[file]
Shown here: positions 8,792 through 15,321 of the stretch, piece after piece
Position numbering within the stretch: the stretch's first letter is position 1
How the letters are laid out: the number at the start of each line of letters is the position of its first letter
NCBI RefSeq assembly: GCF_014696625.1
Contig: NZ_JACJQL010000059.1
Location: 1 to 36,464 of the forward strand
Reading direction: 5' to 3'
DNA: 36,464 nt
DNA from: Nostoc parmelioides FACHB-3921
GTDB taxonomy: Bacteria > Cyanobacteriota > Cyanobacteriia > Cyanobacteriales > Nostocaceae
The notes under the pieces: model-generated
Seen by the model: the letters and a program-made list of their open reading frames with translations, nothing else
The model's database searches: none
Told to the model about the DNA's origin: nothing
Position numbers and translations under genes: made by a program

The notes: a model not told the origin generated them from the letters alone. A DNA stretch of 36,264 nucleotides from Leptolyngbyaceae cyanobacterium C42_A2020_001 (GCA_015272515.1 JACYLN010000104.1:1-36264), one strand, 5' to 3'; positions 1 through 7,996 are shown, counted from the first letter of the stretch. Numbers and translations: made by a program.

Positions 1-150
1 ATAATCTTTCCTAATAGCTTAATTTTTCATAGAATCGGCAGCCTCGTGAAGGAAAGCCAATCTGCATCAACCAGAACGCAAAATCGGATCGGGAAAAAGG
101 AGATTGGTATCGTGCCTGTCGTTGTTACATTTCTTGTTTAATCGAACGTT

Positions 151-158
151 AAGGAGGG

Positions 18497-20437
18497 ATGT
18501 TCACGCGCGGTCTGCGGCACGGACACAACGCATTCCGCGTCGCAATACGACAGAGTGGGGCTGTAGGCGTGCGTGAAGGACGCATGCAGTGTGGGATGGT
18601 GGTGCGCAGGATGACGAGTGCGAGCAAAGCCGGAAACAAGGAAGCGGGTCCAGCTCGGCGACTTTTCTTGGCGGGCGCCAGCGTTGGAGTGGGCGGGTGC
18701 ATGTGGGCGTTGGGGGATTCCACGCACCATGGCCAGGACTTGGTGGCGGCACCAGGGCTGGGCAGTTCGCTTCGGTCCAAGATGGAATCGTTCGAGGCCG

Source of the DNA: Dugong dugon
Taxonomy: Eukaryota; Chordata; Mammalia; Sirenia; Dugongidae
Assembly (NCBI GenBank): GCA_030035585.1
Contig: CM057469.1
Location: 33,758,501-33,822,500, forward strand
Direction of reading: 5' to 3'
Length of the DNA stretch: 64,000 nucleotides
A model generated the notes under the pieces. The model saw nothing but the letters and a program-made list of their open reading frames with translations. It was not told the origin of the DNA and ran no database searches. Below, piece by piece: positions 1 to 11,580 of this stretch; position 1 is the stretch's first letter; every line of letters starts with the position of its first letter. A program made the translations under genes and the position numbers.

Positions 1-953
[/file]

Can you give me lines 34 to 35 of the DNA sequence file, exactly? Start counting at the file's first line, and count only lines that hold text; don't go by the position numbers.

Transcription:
A model generated the notes under the pieces. The model saw nothing but the letters and a program-made list of their open reading frames with translations. It was not told the origin of the DNA and ran no database searches. Below, piece by piece: positions 1 to 11,580 of this stretch; position 1 is the stretch's first letter; every line of letters starts with the position of its first letter. A program made the translations under genes and the position numbers.

Positions 1-953